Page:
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- The Golden Lion of Granpere - 30/36 -


'It is the request that I have to make to you,' said Marie.

'Then I had better go down to your uncle.' And he went down to Michel Voss, leaving Marie Bromar again alone.

CHAPTER XVIII.

The people of Colmar think Colmar to be a considerable place, and far be it from us to hint that it is not so. It is--or was in the days when Alsace was French--the chief town of the department of the Haut Rhine. It bristles with barracks, and is busy with cotton factories. It has been accustomed to the presence of a prefet, and is no doubt important. But it is not so large that people going in and out of it can pass without attention, and this we take to be the really true line of demarcation between a big town and a little one. Had Michel Voss and Adrian Urmand passed through Lyons or Strasbourg on their journey to Granpere, no one would have noticed them, and their acquaintances in either of those cities would not have been a bit the wiser. But it was not probable that they should leave the train at the Colmar station, and hire Daniel Bredin's caleche for the mountain journey thence to Granpere, without all the facts of the case coming to the ears of Madame Faragon. And when she had heard the news, of course she told it to George Voss. She had interested herself very keenly in the affair of George's love, partly because she had a soft heart of her own and loved a ray of romance to fall in upon her as she sat fat and helpless in her easy- chair, and partly because she thought that the future landlord of the Hotel de la Poste at Colmar ought to be regarded as a bigger man and a better match than any Swiss linen-merchant in the world. 'I can't think what it is that your father means,' she had said. 'When he and I were young, he used not to be so fond of the people of Basle, and he didn't think so much then of a peddling buyer of sheetings and shirtings.' Madame Faragon was rather fond of alluding to past times, and of hinting to George that in early days, had she been willing, she might have been mistress of the Lion d'Or at Granpere, instead of the Poste at Colmar. George never quite believed the boast, as he knew that Madame Faragon was at least ten years older than his father. 'He used to think,' continued Madame Faragon, 'that there was nothing better than a good house in the public line, with a well-spirited woman inside it to stand her ground and hold her own. But everything is changed now, since the railroads came up. The pedlars become merchants, and the respectable old shopkeepers must go to the wall.' George would hear all this in silence, though he knew that his old friend was endeavouring to comfort him by making little of the Basle linen- merchant. Now, when Madame Faragon learned that Michel Voss and Adrian Urmand had gone through Colmar back from Basle on their way to Granpere, she immediately foresaw what was to happen. Marie's marriage was to be hurried on, George was to be thrown overboard, and the pedlar's pack was to be triumphant over the sign of the innkeeper.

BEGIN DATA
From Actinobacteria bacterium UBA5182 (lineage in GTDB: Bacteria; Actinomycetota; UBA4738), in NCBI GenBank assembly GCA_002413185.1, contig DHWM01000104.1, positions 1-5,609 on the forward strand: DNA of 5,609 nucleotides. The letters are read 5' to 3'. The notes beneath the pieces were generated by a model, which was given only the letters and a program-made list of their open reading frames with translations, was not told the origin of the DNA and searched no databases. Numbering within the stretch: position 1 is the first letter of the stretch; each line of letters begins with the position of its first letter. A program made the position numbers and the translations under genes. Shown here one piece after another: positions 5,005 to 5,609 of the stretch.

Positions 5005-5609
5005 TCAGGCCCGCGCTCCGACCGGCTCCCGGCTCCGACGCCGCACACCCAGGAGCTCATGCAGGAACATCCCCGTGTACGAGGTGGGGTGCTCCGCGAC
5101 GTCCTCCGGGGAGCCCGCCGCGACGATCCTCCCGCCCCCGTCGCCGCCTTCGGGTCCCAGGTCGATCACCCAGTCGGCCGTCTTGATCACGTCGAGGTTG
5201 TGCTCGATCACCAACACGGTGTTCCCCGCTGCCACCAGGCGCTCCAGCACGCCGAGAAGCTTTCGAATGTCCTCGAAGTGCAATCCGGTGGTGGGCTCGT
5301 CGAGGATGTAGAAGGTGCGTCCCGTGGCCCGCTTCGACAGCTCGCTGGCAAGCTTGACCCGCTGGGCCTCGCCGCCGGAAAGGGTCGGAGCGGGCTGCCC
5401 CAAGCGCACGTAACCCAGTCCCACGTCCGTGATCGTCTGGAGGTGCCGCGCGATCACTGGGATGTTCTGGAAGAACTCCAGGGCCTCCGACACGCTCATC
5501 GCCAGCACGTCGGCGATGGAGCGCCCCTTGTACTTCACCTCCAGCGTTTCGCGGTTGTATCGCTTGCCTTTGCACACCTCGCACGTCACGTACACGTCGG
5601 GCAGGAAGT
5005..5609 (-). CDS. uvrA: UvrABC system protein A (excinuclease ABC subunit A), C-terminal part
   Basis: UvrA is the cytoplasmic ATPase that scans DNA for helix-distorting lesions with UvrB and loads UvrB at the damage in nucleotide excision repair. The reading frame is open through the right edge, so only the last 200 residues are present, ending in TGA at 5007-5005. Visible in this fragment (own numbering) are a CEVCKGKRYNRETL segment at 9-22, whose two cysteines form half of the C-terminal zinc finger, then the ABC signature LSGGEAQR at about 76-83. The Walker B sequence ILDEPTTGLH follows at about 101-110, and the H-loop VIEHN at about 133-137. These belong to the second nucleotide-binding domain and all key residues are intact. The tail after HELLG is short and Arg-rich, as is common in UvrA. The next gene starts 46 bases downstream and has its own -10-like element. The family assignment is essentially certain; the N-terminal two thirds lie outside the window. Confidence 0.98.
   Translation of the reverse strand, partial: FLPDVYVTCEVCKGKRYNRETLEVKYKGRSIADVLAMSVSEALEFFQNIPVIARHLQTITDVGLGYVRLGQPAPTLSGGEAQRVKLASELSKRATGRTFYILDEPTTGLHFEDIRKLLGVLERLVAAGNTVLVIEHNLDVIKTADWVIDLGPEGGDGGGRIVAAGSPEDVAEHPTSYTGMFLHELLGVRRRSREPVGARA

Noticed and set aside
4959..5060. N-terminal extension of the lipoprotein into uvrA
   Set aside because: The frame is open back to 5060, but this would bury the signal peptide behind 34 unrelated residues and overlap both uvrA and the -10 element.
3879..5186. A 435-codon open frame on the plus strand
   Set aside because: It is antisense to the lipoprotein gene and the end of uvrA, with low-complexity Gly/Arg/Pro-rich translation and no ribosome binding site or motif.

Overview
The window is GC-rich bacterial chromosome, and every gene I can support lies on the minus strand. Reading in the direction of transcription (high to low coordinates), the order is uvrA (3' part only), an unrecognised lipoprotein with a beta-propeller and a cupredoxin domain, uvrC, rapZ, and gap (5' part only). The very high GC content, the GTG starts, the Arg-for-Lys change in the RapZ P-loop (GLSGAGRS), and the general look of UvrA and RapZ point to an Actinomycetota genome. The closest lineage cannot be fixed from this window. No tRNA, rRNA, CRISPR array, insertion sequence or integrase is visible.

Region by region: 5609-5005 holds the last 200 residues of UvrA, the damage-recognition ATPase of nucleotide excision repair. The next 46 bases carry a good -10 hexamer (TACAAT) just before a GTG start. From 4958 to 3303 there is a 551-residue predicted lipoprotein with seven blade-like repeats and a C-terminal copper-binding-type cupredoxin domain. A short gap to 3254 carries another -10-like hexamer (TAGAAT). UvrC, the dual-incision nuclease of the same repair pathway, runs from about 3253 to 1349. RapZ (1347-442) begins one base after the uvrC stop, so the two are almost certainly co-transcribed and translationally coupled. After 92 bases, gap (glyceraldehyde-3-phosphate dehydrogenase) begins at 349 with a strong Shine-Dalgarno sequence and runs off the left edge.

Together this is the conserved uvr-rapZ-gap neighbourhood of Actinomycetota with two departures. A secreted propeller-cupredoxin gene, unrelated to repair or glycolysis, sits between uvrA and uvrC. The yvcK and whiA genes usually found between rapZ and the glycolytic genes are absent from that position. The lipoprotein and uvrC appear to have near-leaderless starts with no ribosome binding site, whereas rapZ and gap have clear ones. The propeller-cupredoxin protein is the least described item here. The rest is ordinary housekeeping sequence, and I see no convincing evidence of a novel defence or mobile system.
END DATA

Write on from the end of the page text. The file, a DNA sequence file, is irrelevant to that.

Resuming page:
'If I were you, George, I would dash in among them at once,' said Madame Faragon.

George was silent for a minute or two, leaving the room and returning to it before he made any answer. Then he declared that he would dash in among them at Granpere.

'It will be better to go over and see it all settled,' he said.

'But, George, you won't quarrel?'

'What do you mean by quarrelling? I don't suppose that this man and I can be very dear friends when we meet each other.'

'You won't have any fighting? O, George, if I thought there was going to be fighting, I would go myself to prevent it.' Madame Faragon no doubt was sincere in her desire that there should be no fighting; but, nevertheless, there was a life and reality about this little affair which had a gratifying effect upon her. 'If I thought I could do any good, I really would go,' she said again afterwards. But George did not encourage her to make the attempt.